Jadranka Sertic

Jadranka Sertic

University of Zagreb, Croatia

Title: Contribution of gene variants and diet to obesity risk


Professor Jadranka Sertic graduated from the Faculty of Chemical Engineering and Biotechnology, University of Zagreb, then completed her master's degree and PhD at the Zagreb University School of Medicine. She then specialised in medical biochemistry and molecular genetics at the Max-Planck-Institute of Biology, Tübingen, from 1988-1990.Jadranka has published more than 100 original scientific papers and textbooks, and is a member or chairperson of many scientific committees, and she was member of the Croatian Ministry of Health National Health Council, and an EMQN national representative.She is the principal investigator of one and a collaborator in several national and international scientific projects investigating obesity, atherosclerosis and cardiocerebrovascular diseases. She is interested in laboratory medicine, and molecular-genetic and biochemical approaches to hereditary diseases. Find publications in Pubmed.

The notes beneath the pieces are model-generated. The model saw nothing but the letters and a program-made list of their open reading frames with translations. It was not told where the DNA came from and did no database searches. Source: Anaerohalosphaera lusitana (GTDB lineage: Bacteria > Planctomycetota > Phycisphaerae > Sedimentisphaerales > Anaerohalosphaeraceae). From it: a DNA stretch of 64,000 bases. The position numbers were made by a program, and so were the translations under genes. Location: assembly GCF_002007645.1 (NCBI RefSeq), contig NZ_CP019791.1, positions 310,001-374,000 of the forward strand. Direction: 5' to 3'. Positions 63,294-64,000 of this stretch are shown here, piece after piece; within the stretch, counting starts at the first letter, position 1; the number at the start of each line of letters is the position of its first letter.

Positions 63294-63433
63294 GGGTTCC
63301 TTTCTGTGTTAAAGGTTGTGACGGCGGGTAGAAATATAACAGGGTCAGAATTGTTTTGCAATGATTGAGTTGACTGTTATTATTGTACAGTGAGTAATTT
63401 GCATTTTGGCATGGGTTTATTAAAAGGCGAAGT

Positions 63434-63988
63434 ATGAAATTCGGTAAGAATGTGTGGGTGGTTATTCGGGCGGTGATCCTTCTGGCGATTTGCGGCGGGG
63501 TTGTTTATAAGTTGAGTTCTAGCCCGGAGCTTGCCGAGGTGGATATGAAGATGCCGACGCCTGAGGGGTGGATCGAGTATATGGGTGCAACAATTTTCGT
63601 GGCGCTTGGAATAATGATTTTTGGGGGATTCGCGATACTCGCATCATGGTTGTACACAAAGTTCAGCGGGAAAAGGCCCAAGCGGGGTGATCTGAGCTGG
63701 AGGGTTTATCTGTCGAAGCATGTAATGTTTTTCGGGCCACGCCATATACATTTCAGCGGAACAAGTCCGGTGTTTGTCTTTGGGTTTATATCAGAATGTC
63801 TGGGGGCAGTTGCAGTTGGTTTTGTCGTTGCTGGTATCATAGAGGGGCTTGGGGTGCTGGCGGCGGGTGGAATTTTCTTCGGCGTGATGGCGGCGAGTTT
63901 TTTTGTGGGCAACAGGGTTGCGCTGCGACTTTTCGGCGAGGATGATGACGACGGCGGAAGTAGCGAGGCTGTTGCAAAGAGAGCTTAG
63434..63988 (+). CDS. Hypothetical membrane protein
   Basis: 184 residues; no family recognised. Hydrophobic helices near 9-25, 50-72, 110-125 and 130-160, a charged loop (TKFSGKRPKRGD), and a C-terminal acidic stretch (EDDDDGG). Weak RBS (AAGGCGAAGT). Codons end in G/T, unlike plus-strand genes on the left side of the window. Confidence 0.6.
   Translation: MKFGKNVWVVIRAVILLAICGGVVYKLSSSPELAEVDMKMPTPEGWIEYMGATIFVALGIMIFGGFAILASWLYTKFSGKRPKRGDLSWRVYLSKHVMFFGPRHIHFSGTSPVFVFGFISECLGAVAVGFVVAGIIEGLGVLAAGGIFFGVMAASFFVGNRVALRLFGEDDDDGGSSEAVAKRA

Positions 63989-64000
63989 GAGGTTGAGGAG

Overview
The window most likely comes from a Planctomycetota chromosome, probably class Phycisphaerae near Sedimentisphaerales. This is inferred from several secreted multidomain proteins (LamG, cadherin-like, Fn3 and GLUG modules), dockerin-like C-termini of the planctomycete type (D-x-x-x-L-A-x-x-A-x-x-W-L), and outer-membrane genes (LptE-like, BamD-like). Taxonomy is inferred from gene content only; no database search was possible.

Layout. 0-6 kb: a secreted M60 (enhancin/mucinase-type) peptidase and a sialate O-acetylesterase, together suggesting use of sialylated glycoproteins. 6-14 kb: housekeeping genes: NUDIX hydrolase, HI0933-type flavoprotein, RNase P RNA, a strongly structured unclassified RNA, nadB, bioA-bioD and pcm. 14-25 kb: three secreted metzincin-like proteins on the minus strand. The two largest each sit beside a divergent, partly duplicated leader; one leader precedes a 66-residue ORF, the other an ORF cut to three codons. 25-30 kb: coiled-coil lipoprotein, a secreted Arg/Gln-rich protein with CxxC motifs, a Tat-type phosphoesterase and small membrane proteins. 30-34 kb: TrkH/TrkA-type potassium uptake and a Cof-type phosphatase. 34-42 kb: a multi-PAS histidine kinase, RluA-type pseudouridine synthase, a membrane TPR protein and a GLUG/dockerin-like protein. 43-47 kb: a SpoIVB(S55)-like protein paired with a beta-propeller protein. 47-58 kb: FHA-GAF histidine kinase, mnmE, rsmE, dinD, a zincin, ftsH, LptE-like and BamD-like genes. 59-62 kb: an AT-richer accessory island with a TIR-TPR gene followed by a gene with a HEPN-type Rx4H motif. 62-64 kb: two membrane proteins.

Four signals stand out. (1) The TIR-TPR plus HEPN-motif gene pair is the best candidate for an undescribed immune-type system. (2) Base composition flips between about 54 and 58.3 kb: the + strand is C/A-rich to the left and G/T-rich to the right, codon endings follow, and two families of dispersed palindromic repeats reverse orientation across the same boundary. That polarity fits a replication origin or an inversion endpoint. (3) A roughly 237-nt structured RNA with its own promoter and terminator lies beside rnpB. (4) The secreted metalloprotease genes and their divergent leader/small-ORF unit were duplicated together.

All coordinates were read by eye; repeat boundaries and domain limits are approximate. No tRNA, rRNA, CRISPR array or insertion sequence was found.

Obesity is a multifactorial disorder affected by genetic and dietary risk factors. Among gene variants found to be involved in body weight regulation and development of obesity, particular attention has been paid to polymorphisms in genes associated with obesity-related metabolic disorders. ESR-I, LPL, APO E, IL-6, ACE, AT1R and PPARG genetic polymorphic variants could represent predictive genetic risk markers for obesity-related metabolic disorders in young healthy subjects. Mediterranean type of diet is also an important protective factor against abdominal obesity. Adiponectin is linked to central obesity and ADIPOQ variants are promising markers for understanding the genetic base of obesity-related disorders. Analysis of adiponectin concentration and ADIPOQ - 11391G>A and -11377C>G gene variants may be clinically meaningful for estimation of MetS risk in a young population. 5-Hydroxytryptamine (5-HT, serotonin) plays an important role in the central nervous control of energy balance. It is involved in several biological processes including mood, appetite, sleep, libido, memory, and body weight regulation. Brain-derived neurotrophic factor (BDNF) is also currently recognized as an important participant in the regulation of food intake. A study was carried out to evaluate whether the 5-HTTLPR S/L and BDNF Val66Met gene variants are associated with obesity in a sample of adults. Significant gene-gene interactions were also observed. The role of polymorphisms and variant combinations could provide additional information that could be clinically meaningful for estimation of obesity and MetS risk, which points to the need for personalized behavioral recommendations to prevent chronic disorders.

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